Monday, May 17, 2010

How to Become More Creative

Photo from Jackie Egginton

Designers are often asked where they get their ideas from. Most often they quote their sources as fashion, vintage knitting, art, landscape and a variety of other visual inspirations. I often work from the yarn and my sewing background has been a big influence as well. I love stitch dictionaries and I spend a lot of time swatching using traditional stitch patterns as well as playing with them and making changes. I think people are really asking how do we get from the idea to a real knitted item because they are overwhelmed by the possibilities when they review the suggested sources. The sheer vastness of the available options limit their ability to make a single choice.

One of the other ways I develop an idea is to pick a technique (just one!) and read all of my technique books on that topic. Next I start swatching in an appropriate yarn and I play with what ever ideas pop up. If I wander too far from the targeted technique and have a great idea I note that one down for future experimentation and then I go back to my chosen technique. Essentially I force my brain to go down one path and generate idea's. It keeps me focused and gives me specific problems that I have to develop solutions for.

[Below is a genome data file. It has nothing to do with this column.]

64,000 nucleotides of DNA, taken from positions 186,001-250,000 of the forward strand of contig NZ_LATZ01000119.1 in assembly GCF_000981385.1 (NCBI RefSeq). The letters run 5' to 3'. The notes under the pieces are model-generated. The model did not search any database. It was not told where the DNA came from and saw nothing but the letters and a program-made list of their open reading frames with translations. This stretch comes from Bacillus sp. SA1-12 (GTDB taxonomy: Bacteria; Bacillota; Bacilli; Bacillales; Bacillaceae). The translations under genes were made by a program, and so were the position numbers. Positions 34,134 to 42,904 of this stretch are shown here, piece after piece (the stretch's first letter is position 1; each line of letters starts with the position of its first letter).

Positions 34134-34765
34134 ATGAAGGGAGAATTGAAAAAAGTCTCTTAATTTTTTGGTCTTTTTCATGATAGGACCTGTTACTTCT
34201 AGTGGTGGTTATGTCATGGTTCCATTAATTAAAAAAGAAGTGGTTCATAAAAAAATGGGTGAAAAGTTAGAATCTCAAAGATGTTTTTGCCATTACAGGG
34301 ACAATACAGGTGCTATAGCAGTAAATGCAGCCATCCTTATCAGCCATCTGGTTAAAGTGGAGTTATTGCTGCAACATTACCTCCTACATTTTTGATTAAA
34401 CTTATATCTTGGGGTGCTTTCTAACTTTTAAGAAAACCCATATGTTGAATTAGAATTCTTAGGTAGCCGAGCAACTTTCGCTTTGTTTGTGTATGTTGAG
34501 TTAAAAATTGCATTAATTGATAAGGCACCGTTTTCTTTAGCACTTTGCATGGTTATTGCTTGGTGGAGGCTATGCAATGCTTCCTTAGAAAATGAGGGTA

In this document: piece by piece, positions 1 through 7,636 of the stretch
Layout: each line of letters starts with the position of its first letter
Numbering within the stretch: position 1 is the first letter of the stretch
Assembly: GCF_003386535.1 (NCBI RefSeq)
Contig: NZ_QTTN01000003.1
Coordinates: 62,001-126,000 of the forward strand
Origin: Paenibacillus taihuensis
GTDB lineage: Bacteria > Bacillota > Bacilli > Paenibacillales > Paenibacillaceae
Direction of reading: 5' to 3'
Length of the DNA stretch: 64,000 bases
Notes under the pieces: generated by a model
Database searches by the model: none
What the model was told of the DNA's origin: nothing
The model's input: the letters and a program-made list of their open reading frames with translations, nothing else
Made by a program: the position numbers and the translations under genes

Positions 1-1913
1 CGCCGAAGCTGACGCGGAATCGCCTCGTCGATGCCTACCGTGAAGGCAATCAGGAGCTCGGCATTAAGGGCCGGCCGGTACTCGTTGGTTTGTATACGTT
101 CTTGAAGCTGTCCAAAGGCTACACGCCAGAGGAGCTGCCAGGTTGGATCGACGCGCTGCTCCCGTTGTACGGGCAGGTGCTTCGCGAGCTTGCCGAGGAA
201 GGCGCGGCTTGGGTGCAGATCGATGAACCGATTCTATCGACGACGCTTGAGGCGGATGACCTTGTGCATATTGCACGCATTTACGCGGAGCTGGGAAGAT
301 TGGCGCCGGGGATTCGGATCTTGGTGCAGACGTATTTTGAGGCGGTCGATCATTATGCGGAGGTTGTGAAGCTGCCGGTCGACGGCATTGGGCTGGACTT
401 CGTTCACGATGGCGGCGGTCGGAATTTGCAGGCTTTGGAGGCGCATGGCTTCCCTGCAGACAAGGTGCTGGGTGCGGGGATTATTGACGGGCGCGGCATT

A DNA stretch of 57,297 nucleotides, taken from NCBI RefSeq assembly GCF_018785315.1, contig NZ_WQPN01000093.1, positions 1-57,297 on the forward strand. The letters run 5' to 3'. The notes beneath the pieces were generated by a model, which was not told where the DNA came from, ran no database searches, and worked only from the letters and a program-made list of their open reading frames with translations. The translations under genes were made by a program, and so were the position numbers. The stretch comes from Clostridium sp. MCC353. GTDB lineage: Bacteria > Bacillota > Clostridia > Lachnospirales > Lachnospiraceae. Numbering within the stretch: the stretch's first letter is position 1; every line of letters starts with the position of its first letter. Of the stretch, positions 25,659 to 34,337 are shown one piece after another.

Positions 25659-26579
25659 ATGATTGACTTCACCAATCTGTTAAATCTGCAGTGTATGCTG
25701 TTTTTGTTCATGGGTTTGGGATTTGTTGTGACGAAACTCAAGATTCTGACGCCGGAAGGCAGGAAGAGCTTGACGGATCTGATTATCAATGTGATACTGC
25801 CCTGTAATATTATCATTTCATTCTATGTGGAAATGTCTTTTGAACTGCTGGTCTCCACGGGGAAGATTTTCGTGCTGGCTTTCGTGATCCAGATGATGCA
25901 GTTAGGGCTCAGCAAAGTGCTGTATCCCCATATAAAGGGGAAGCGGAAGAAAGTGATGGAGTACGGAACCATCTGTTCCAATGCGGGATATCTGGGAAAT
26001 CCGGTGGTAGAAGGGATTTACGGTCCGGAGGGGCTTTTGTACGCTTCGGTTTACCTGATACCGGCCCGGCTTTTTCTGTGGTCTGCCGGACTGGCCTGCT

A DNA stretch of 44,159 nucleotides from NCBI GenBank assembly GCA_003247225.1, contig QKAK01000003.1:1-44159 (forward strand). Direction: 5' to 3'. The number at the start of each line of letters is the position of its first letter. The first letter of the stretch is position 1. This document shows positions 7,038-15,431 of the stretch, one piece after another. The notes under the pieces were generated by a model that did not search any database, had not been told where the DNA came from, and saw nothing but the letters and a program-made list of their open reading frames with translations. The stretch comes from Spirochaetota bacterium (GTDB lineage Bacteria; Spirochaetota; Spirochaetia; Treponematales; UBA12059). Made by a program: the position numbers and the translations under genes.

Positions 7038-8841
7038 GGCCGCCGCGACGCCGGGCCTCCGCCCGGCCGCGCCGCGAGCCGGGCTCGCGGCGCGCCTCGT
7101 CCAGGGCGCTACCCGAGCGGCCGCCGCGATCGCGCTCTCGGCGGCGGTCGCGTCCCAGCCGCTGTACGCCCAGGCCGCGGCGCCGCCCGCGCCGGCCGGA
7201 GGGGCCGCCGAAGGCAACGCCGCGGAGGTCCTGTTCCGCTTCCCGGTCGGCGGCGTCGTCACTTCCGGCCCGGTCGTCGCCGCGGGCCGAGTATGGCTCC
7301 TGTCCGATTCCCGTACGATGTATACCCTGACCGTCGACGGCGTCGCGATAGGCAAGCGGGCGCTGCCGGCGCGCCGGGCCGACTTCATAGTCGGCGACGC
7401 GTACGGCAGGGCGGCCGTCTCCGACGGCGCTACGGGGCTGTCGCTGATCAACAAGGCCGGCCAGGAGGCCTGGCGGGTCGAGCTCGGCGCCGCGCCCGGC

Krugle co-founder and CEO Steve Larsen says there's a reason that early-stage companies produce innovation: the financial and time constraints they operate under force people to come up with new solutions."These constraints breed creativity," says Larsen.

So give it a try and let me know how the constraint technique works for you.

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